Mark Crossweller

The increasing frequency and intensity of natural hazard events we are experiencing is likely to continue, driven by climate change.

Our essential services such as health care, telecommunications, energy, transport, and banking and finance are more interconnected, as is our reliance on them for our sense of safety and security. Australia is forecast to experience unprecedented population increase, effectively requiring a city the size of Canberra to be built every year for the next 30 years. At the same time, some rural and regional populations are likely to decrease, further intensifying the populations of major cities and exposing more people to disaster impacts. Fire seasons are extending up to nine months within single jurisdictions and, nationally, there is now overlap with the disaster seasons of the northern hemisphere. This severely restricts our ability to draw in international resources. Direct disaster costs are likely to exceed $39 billion per annum by 2050, and will more than double when indirect costs are taken into account. And finally, climate change is now viewed by the Australian Financial Regulators as a material risk that must be considered in all investment decisions. These drivers for action framed the work of the National Resilience Taskforce.

The taskforce, in consultation with many stakeholders from across the public and private sectors, the third sector, community and academia, ascertained that four key policy challenges needed to be addressed: refocus efforts on disaster risk reduction, better understand systemic vulnerability as a key factor in disaster risk, create a pathway to assist decision-makers make long-term (30 years +) strategic investment decisions taking into account the deep uncertainty of climate and disaster risk and develop a future focused climate and disaster risk information capability.

Left unchecked, Australia’s capacity to be resilient to such challenges and their effects will rapidly decline if disaster risk reduction efforts are not refocused. Using the United Nations Sendai Framework along with the 2030 Sustainable Development Goals, the taskforce worked closely with over 80 organisations to develop the National Disaster Risk Reduction Framework. This framework was endorsed by the Ministerial Council for Police and Emergency Management representing all Australian Governments in June 2019. The Framework recognises that public, private and community institutions play a significant role in the creation of society and therefore control many of the levers that create risks that are experienced by others. They also play a significant role in minimising future risk, reducing existing risk and improving risk knowledge. The Framework outlines four priorities and 25 strategies that address risk reduction across society.

The taskforce addressed the least well understood aspect of risk; vulnerability. Profiling Australia’s Vulnerability provides guidance for policy-makers when addressing the interconnected causes and cascading effects of systemic disaster risk. By understanding that hazards only lead to a disaster if they intersect with an exposed and vulnerable society and when the consequences exceed its capacity to cope, the guidance asks policy makers to better understand: the interconnectedness of societal systems; our interdependency on those systems for our sense of safety and security and that the values, trade-offs and choices we make inform those systems as well as where and how we place ourselves upon the landscape.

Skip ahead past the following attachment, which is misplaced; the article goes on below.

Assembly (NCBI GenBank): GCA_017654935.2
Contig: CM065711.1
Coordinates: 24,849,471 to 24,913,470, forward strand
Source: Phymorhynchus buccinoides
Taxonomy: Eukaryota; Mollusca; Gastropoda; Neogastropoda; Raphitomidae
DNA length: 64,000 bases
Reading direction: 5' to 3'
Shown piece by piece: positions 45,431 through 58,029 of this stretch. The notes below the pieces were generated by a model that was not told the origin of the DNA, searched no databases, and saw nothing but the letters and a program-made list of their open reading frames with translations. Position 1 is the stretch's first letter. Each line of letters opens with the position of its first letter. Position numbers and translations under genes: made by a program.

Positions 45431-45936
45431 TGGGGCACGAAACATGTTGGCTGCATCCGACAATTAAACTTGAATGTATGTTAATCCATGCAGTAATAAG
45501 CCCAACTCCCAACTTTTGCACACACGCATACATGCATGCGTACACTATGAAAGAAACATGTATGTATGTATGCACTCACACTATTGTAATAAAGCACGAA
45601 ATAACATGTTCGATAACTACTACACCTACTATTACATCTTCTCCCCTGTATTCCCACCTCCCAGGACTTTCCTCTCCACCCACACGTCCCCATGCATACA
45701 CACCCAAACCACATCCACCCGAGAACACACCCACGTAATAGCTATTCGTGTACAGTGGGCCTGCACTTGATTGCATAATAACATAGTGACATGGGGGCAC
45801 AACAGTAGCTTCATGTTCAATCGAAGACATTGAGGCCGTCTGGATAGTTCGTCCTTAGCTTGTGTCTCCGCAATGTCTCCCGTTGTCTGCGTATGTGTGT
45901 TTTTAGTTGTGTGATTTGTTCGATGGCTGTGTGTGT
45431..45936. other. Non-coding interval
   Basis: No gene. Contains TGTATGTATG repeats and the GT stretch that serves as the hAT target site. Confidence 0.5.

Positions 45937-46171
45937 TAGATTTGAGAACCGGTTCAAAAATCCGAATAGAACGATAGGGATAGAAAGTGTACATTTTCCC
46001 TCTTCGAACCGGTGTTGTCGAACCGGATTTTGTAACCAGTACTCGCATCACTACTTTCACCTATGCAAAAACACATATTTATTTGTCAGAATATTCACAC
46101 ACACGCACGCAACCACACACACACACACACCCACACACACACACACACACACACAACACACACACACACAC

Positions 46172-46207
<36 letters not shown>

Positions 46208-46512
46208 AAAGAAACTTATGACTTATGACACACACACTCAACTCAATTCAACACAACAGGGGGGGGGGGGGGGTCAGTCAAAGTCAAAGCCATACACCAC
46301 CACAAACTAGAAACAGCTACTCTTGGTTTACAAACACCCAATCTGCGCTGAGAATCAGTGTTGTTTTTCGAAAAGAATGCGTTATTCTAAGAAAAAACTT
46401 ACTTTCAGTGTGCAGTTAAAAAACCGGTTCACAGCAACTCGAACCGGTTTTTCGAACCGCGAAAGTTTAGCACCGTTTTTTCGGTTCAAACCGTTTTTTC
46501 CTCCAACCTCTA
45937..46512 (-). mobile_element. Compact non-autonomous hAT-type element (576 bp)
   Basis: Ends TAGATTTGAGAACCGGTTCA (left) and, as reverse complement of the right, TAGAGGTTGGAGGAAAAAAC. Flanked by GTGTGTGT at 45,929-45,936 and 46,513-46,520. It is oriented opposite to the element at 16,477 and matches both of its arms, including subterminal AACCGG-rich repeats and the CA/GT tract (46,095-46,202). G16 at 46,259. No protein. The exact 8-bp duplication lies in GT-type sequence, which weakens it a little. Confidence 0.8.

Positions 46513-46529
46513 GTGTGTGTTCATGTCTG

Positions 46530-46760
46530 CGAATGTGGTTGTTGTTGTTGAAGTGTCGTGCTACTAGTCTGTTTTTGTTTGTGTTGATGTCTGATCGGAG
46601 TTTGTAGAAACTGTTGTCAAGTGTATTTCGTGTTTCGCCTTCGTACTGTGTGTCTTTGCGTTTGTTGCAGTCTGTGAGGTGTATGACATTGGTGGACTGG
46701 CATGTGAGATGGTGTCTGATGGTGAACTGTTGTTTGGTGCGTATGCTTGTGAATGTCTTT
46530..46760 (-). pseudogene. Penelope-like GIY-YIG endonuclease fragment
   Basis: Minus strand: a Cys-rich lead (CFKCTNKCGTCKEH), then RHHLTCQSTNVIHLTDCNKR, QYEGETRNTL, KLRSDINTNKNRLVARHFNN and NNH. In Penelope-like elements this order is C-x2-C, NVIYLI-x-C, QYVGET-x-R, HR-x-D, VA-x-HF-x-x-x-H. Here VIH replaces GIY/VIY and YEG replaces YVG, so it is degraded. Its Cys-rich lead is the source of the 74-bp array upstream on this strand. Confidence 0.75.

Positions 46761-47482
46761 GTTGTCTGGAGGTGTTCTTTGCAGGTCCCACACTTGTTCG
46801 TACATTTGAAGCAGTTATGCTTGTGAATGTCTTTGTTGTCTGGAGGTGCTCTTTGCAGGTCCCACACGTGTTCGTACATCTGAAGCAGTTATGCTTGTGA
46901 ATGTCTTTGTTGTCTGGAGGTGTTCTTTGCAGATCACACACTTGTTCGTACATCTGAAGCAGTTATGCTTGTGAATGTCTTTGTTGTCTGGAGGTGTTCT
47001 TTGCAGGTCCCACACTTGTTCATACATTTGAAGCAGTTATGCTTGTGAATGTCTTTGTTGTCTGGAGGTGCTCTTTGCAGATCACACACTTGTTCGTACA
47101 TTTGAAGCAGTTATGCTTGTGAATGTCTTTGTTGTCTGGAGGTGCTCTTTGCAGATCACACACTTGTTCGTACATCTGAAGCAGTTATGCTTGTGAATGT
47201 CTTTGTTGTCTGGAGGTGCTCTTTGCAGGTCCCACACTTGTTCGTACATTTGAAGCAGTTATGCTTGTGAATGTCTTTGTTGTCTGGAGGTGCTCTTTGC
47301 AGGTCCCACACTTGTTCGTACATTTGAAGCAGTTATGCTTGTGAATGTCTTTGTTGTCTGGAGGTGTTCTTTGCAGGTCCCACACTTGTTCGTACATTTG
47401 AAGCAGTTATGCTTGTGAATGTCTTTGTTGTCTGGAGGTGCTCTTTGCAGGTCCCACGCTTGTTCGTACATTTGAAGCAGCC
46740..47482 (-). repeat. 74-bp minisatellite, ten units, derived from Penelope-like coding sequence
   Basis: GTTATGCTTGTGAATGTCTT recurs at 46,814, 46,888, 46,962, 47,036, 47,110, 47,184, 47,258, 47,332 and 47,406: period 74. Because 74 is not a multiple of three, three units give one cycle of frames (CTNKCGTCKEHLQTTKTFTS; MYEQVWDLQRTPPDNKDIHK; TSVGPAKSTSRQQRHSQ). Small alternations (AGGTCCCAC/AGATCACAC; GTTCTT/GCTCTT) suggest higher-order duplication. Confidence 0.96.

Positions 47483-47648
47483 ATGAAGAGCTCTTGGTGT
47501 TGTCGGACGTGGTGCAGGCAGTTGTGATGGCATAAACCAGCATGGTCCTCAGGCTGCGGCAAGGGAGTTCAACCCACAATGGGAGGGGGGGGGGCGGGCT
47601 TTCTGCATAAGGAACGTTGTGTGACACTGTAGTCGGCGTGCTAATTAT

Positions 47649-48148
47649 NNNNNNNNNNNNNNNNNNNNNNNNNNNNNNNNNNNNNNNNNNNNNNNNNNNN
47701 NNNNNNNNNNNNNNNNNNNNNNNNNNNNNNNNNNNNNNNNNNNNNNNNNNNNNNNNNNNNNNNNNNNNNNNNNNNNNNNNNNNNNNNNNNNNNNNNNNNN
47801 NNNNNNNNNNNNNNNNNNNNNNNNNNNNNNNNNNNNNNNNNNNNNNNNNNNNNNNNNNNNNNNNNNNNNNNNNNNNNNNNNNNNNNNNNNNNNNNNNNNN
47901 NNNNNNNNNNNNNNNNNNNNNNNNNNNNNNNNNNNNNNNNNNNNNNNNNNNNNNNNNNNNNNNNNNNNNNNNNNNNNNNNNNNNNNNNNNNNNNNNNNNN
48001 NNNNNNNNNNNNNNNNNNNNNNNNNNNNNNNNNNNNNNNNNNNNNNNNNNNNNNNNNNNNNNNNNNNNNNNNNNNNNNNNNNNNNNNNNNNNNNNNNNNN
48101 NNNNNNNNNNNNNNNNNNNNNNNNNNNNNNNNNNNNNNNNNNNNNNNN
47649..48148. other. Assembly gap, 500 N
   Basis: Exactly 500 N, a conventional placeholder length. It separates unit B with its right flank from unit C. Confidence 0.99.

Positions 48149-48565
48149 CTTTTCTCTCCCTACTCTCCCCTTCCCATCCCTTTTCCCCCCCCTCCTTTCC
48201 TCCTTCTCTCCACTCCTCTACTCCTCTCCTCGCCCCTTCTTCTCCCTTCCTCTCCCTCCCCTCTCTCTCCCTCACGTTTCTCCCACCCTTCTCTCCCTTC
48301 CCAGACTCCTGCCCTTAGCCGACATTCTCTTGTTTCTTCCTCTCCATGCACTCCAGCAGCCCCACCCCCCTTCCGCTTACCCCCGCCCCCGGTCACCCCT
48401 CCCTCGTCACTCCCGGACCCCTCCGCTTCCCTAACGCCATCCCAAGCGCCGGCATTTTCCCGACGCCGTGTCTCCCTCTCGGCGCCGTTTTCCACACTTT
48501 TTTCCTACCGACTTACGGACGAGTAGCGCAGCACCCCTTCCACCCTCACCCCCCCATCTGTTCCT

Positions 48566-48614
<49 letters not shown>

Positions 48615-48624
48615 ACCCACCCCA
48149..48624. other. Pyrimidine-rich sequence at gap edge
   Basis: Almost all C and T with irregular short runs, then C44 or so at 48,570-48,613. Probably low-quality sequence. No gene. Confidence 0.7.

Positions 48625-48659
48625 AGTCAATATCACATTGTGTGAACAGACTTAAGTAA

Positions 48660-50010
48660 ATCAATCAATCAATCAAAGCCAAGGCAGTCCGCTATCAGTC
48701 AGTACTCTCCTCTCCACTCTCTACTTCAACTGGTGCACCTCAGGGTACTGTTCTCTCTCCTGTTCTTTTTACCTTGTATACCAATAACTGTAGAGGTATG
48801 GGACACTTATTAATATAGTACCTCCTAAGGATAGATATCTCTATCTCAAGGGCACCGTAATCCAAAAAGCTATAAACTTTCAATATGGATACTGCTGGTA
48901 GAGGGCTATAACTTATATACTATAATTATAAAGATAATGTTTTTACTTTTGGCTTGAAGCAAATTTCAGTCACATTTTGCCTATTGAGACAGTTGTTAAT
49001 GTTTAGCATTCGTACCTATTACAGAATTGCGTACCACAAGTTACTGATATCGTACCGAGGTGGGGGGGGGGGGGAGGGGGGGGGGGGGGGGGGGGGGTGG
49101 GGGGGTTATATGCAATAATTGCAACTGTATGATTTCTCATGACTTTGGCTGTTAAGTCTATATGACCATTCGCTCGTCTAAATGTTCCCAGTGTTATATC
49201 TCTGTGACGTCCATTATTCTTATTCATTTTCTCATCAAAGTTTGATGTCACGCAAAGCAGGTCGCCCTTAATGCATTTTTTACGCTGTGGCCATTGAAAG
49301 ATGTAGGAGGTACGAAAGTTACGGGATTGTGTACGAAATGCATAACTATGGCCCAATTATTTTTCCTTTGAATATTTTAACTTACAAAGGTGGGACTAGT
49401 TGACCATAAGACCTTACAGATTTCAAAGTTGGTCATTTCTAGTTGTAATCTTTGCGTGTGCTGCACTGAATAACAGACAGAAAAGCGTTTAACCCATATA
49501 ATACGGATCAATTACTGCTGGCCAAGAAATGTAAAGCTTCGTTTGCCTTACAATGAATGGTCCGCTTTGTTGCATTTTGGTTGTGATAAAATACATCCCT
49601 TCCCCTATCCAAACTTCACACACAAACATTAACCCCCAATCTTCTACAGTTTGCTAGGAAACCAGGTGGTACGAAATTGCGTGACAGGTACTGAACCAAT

In appreciating the long-term consequences that decisions about systems as well as where and how we place ourselves upon the landscape have on long-term risk, the taskforce developed a Guidance for Strategic Decisions on Climate and Disaster Risk. In essence, the Guidance informs methods to: develop scenarios of possible futures, understand vulnerabilities arising from those scenarios, develop prioritisation methods of how to mitigate those vulnerabilities and establish alternative governance approaches for decision-making.

Finally, the taskforce developed a blueprint for a new national information capability on climate and disaster risk.

This capability responds to the significant need to equip decision-makers with the information and services they need to coordinate efforts, confidently plan for uncertain futures and take action. The proof of concept is being tested in a whole-of-government pilot project with the freight sector, led by the Department of Home Affairs. 

Despite the unprecedented challenges that Australia is facing, refocusing efforts on disaster risk reduction to reduce existing and future harm, better understanding systemic vulnerability, making wiser decisions about our collective future and improving our risk knowledge, all lead to a safer and more secure society. A society that we would all prefer to live in and one that we should bequeath future generations.


Mark Crosweller AFSM FAIM
Head of the National Resilience Taskforce
Department of Home Affairs